It looks like the typically hot summer buying and selling season may be in trouble according to a new Redfin report which found the number of homes for sale in May 2023 fell 7.1% to 1.4 million units on a seasonally adjusted basis, which equates to the lowest level in Redfin’s history and the first annual decline since April 2022.
In comparison to pre-pandemic numbers, there were 2.2 million homes for sale over the same period in May 2019, meaning that housing supply is 38.6% below where it previously was.
Housing stock has evaporated due to the lack of people selling their homes due to the lock-in effect. New listings of homes for sale declined 25.2% year over year in May to the third lowest level on record on a seasonally adjusted basis, as homeowners were handcuffed by high mortgage rates.
Due to ultra-low interest rates the market saw during the pandemic, nearly every homeowner with a mortgage refinanced to get an interest rate below 6%. The average 30-year-fixed mortgage rate in May was 6.43%, up from 5.23% a year earlier and a record low of 2.65% in 2021.
Due to the low inventory levels, The median U.S. home sale price was $419,103 in May. That’s down just 3.1% from a year earlier, when prices hit a record high of $432,311. While home prices fell in May, they posted a smaller decline than they did in April, when prices dropped 4.2% from a year earlier—the largest decrease on record with the exception of January 2012.
“It’s too early to say that price declines have bottomed out,” said Redfin Chief Economist Daryl Fairweather. “Prices may have room to fall because mortgage rates could still rise. The Federal Reserve just signaled that it is likely to continue raising interest rates this year. That could further hamper homebuyer demand and cause home prices to fall in the near term, though the drops would be minimal. We’re unlikely to see double-digit price declines like we did during the 2008 housing crisis.”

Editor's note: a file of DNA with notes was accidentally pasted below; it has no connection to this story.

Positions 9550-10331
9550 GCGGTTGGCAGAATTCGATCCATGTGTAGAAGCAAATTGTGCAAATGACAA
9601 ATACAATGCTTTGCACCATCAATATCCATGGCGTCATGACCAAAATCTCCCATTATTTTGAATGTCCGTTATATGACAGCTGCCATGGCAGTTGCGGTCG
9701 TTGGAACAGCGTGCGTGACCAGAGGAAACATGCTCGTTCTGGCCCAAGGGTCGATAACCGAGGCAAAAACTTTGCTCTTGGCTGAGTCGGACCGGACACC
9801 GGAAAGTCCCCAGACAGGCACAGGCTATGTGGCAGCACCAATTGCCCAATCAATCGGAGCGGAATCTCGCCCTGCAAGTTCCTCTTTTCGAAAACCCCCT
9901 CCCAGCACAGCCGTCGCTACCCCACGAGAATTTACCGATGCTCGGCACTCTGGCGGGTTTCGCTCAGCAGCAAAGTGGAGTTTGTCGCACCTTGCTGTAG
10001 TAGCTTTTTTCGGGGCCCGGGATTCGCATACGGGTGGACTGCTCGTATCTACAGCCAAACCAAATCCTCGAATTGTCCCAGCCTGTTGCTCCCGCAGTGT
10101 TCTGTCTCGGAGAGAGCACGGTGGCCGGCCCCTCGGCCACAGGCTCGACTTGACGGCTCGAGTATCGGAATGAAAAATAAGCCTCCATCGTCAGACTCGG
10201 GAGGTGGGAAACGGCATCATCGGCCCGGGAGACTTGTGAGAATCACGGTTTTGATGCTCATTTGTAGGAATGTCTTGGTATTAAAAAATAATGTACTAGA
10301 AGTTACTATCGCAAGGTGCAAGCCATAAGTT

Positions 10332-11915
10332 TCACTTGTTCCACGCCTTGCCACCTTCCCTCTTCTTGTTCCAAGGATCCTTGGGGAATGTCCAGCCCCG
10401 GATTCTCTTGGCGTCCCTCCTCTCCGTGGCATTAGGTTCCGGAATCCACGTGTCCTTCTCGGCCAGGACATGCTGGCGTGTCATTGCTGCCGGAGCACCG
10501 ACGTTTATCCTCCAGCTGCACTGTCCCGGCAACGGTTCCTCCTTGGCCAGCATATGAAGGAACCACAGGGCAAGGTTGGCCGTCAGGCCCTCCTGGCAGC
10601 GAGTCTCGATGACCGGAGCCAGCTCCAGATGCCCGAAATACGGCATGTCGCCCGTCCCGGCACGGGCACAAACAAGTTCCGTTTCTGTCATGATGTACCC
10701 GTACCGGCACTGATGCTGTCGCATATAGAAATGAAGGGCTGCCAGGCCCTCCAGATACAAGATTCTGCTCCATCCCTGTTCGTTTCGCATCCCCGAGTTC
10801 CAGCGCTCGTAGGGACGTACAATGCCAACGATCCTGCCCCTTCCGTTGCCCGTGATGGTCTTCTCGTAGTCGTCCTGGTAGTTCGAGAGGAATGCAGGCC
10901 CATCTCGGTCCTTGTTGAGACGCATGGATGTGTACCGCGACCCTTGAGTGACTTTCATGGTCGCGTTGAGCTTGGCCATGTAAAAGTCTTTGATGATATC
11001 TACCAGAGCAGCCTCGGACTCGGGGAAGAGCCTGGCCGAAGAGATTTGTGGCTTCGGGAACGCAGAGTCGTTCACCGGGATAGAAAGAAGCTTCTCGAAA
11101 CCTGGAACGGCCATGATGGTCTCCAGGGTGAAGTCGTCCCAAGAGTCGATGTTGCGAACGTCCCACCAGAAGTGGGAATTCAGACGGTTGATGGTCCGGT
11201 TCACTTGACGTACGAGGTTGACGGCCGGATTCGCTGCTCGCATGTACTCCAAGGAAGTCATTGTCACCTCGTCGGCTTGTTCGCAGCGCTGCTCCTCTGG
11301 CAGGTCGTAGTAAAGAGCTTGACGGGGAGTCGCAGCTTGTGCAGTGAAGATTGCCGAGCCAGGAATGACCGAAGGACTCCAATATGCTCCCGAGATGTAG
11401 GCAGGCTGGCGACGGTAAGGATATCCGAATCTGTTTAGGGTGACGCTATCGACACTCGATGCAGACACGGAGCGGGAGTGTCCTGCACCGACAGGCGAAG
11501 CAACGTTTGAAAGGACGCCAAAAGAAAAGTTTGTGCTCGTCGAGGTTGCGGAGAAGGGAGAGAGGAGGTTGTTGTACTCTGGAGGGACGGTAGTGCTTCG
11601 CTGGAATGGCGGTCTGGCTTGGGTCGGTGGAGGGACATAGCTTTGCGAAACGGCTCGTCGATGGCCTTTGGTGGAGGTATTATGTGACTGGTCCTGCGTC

Fairweather continued: “Many people think it’s a bad time to buy a home because mortgage rates are high, but they should keep in mind that when rates do ultimately fall, many buyers waiting on the sidelines could jump back in. That could lead to more bidding wars since there aren’t enough homes for sale, and heightened competition could push up prices, offsetting some—or all—of the benefit of lower interest rates.”
According to Redfin, the average sale-to-list price ratio, which measures how close homes are selling to their final asking prices, was 100% in May, meaning the typical home that sold was purchased at its list price. That’s down from 103.1% a year earlier, but is the highest level of any May on record prior to the pandemic and follows nine straight months of sub-100% sale-to-list price ratios.
Closed home sales are falling, but not as quickly as they were at the start of the year—sales fell by 19.8% year-over-year in May, the smallest drop in nearly a year and an improvement from the 35.3% decline in January. Pending home sales performed similarly. They fell 21.4% year over year on a seasonally adjusted basis in May, the smallest drop since last summer and an improvement from the record 36.1% decline in November. Pending sales were down 16.1% from May 2019 levels.
Click here to view Redfin’s report in its entirety, including breakdowns for notable metropolitan areas.